Hunx, Hunx...the novelty was cute at first but the schtick is starting to wear. (Remember what happened to Gravy Train!!!!? Change it up a bit before it happens again.) To be fair, I've only given 'Too Young To Be In Love' a curiosity once-over but I also haven't felt terribly compelled to return to it.

R.E.M. - really? Really. Oh well.

Dear Sound of Arrows: don't fall apart yet. You'd better have more tricks up your sleeve than a fucking Tiesto remix after making us wait this long.

Which leaves us with:

Duran Duran! Yes, we've talked about this before and, yes, 'All You Need Is Now' is technically a 2010 album, but it's still a blast. So thank you for that, but enough with the £350 special editions and making us go to a zillion different retailers to buy the album multiple times to get everything. (I give the early iTunes release a pass because they were upfront about it and, frankly, it's the best version of the album as far as a listening experience goes. However, you shouldn't need a chart to keep track of what physical format has what.) Also, "Leave A Light On" is a poor, poor choice for the third single.

Boxer Rebellion! A slight step back from the masterpiece of 'Union' but still a solid effort. You're another one that needs to watch your formatting, though - hopefully you learned something from the iTunes fuck up.

There's a 3-track Kenna EP that kind of came out of nowhere and it was a welcome surprise. I'll reserve judgment until I hear more but it's looking good.

And, the winner so far...


Duh. As far as I'm concerned, this is the only album that has landed this year without a whiff of disappointment, a fully-formed debut that delivers on the promise of early material and then some. Thank you also for the lovely 7" singles with complimentary artwork with album-quality b-sides and for generally getting it right.

That said, you also really need to quit it with the formats - it seems every month since its February release there has been another version of the album with some new bonus track and/or disc - and, more importantly, STOP SHOVING THAT FUCKING LAURA CANTRELL VERSION OF "LOOK AT ME" DOWN OUR THROATS! It was terrible the first time we bought it, you can understand why we'd be bitter the third time. In fact, once you've put a track or mix out on something, please try your best to not make us buy it four more times. (How many copies of the Belbury Poly Remix of "Lights and Offerings" does one really need?) I still love you but it's starting to get a bit annoying. Please and thank you.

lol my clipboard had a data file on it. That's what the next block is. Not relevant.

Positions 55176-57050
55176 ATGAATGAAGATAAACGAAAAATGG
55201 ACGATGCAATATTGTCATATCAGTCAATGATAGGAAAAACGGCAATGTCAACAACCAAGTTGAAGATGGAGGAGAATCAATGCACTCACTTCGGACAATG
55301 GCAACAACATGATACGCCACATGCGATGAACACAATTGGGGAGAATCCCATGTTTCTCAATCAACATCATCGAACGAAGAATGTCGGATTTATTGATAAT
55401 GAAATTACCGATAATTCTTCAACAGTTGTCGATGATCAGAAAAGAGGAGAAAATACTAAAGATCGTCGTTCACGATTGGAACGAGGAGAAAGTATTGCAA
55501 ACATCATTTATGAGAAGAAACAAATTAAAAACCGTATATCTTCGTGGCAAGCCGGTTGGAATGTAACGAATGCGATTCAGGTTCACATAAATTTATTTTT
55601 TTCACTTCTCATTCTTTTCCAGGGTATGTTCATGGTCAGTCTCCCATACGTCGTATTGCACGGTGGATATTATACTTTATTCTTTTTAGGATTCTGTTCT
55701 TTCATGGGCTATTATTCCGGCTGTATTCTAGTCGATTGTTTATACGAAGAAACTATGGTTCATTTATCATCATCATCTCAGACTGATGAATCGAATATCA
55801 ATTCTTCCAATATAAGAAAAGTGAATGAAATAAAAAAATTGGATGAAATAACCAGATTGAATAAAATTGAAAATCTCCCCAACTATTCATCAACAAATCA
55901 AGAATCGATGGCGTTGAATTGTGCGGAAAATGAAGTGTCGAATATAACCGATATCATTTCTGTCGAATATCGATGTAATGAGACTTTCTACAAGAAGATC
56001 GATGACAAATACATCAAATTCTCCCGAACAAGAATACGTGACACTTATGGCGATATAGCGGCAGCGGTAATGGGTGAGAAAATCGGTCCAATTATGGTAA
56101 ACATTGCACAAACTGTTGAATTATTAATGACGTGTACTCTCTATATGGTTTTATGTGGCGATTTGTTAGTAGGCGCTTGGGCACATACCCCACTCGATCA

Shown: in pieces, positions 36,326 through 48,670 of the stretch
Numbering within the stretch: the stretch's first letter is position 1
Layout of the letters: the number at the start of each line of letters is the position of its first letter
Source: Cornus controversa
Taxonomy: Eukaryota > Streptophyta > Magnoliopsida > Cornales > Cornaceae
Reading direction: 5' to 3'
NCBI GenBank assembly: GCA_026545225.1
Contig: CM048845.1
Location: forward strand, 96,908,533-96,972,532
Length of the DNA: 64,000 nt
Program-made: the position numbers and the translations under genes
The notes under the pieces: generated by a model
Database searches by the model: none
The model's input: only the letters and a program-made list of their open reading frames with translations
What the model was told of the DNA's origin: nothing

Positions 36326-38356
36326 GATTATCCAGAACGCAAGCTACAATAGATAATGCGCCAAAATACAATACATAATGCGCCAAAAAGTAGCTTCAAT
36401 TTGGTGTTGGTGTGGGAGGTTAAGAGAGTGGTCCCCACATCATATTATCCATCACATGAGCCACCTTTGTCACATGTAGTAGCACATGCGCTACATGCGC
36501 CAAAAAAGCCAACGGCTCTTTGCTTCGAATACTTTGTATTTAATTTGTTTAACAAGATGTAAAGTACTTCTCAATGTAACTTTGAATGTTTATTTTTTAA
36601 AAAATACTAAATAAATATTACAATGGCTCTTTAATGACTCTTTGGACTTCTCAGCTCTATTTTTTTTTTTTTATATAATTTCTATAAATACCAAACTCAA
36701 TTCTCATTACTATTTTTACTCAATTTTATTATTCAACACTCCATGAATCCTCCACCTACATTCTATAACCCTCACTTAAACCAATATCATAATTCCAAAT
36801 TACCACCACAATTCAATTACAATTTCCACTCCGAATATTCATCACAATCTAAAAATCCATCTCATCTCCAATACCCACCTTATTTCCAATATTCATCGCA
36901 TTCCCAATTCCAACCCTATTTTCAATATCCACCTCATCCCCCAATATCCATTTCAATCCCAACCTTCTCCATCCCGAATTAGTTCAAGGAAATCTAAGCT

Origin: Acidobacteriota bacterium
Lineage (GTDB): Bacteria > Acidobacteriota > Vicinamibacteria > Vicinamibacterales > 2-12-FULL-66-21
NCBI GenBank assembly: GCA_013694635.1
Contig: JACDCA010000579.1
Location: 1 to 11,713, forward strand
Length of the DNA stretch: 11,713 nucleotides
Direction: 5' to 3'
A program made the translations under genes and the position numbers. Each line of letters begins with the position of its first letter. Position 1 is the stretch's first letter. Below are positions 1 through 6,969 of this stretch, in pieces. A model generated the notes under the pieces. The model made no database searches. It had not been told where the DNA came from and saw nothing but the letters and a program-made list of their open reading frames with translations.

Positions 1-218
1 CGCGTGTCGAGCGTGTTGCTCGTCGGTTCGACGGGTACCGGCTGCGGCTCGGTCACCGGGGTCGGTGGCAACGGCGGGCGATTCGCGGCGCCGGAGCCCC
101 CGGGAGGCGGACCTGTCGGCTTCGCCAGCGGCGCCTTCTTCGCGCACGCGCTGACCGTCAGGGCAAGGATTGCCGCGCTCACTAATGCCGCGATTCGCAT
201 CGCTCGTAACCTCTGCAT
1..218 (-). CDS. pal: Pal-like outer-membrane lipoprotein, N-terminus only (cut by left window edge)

Also, US tour?

Advance alert: the Battles record is a grower but ultimately pretty great.


poor 'Reproduction'

Let's talk for a minute about the current remastering craze. We've talked in the past about good remasters - last year's sprucing up of a-ha's 'Hunting High And Low' by Rhino - and inexcusably bad remasters - EMI's massacring of the Duran Duran catalog, also over the course of 2010. Today, though, I'd like to address a remastering of a different kind - one that is done well and a sonic improvement over any previous version, but one that is still a bit of a detriment to the overall album.

From the image, you can obviously tell that a discussion of The Human League's debut 'Reproduction' is forthcoming. So here we go:

A few years ago - I don't remember exactly when - the Virgin-held Human League catalog was given a digital once-over with a series of very nice CDs. ('Hysteria' might not have been part of it, I'm not sure.) Anyways, the remasters are one of those increasingly rare cases of a "job well done" - levels were boosted to modern times without sending everything pounding into the red, each album had a nice selection of period-bonus tracks - many previously unavailable on CD - and they all look nice on the shelf together. However, I argue - particularly in the case of 'Reproduction' - the remaster harms the total effect of the record. It's too cleaned up.